The Big Recession may have hit the rest of America harder than it has Houston, but that doesn't mean we're not feeling the effects. Especially the youngest people in the job market -- whether it's twentysomethings trying to start their dreamed-of career or teens looking to begin making money on their own, a lot of people are finding themselves having to settle for less or fight harder then they imagined to get a leg up. In the bi-weekly series Young & Recessioned, we'll be talking to those on the front lines, about the frustrations and, too, about strategies that have worked and might help others.
Today's installment features Katie Spicer, a 21-year-old University of South Carolina grad -- she graduated Summa Cum Laude in three and a half years -- who works a part-time retail job.
Originally I wanted to do business, which was a big mistake, and [South Carolina] has a really good business school. In the application process I found out they have a great scholarship for out-of-state students that's given by Bob McNair. Once I received the scholarship, I got a full ride and housing there for all four years. I enrolled in the Honors College, which has separate requirements in addition to your major. I majored in public relations and minored in French.
I'd always been told that there will always be jobs available for people as smart as you. That's just not true. The day I realized that, I think I had a nervous breakdown. You work so hard, but everything everyone's always told me just isn't true. I had an internship, a job for three years and great references, and [employers] wouldn't even call me back for an interview.
I work my retail job part-time. I think I would kill myself if I had to do it full-time. I make less than $9 an hour, and it's complete crap. I know you're supposed to pretend to like your employer but I can't even lie anymore.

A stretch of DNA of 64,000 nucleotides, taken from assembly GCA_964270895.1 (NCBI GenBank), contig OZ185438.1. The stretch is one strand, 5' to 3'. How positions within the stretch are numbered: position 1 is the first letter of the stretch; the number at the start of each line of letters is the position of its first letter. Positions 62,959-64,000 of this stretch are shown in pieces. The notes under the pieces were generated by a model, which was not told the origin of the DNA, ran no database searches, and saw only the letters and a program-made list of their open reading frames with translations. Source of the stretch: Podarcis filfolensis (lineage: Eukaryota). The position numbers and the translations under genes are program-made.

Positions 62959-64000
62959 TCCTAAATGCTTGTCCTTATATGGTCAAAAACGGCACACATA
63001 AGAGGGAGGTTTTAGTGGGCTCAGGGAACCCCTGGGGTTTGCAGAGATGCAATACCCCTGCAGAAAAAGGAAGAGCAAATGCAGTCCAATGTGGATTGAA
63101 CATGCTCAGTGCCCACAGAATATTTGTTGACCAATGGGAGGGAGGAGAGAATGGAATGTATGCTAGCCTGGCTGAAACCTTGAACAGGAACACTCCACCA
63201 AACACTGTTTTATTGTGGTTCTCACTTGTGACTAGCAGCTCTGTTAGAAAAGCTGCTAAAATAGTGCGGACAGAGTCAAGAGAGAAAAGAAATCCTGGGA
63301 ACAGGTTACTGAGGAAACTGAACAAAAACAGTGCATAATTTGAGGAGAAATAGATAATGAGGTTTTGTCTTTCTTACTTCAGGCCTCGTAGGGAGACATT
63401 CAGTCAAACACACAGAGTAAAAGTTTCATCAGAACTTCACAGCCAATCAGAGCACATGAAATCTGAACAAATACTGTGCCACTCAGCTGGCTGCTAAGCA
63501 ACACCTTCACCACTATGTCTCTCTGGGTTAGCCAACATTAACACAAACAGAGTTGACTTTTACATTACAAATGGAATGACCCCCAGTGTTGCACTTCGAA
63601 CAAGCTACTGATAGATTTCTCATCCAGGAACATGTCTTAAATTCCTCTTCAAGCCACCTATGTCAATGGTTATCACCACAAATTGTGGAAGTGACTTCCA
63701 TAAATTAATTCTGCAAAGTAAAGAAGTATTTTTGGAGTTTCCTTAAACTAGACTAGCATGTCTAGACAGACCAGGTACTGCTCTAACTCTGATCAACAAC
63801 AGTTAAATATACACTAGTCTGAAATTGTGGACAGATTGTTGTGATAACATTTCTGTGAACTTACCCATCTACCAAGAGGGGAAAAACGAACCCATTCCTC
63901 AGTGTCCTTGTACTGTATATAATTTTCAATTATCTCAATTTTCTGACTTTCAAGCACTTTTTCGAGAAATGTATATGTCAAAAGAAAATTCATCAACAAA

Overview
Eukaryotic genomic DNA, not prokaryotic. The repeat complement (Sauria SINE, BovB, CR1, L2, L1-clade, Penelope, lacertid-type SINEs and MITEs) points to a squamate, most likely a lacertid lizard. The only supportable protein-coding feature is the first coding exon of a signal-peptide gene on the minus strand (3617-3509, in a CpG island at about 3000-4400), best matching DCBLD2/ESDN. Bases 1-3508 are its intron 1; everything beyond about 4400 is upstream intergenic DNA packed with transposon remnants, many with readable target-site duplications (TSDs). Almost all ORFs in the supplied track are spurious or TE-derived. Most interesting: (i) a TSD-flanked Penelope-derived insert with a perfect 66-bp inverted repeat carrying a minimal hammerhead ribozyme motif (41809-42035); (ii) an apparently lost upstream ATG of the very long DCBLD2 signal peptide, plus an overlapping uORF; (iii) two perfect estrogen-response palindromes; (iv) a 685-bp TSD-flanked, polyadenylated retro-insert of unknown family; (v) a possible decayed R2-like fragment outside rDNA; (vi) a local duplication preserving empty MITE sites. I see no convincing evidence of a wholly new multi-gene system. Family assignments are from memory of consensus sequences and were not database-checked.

I have to live at home. Since I finished school in three and a half years, my parents said I have a semester as a free pass almost. Especially since they didn't have to pay for me to go to school.
My parents wouldn't believe me when I told them that no one would hire me. But I was applying for two or three jobs a day. Every time I looked, it would be so upsetting that I just stopped. Every once in awhile, my parents would blow up on me, and they still do and accuse me of not wanting a job. That's no fun. I think we're all just getting frustrated.
I was looking for jobs all over the country. I was primarily focused on Houston or Texas, or the North/South Carolina area. Once I ran out of options, I made a list of ten cities I thought I could live in, and I looked for anything and everything there. This past month, I got lucky and found an [unpaid] internship and volunteer position at a museum and a performing arts center in Houston.
At my internship and volunteer job, I see people who are so motivated and enjoy their job and are doing something with a purpose. Then I go to my retail job, and it's like, 'What are we doing? We're selling jeans.' I went to college for three and a half years so I could sell pants to people.
I hate going to work and feeling angry, but sometimes I'm just so mad. I don't know how much longer I can take it.
The worst day at my retail job was after they eliminated our assistant manager position, and right before she left I found out that I made the least amount of money in the store. Eighteen-year-olds, who this is their first job, are making more money than I am. Then they changed my hours without telling me, so I told a co-worker that I was going to be late and to tell our manager to suck it. I think she did.
My ideal situation now is for someone at the museum or the place where I'm interning at to go on maternity leave. I love both those places, and if I could get an entry level job at any kind of arts-centered place, that would be great. Even stuffing envelopes for a museum is infinitely better than working at the mall.
Got a tale to tell about being Young & Recessioned? E-mail Paul Knight at email@example.com.
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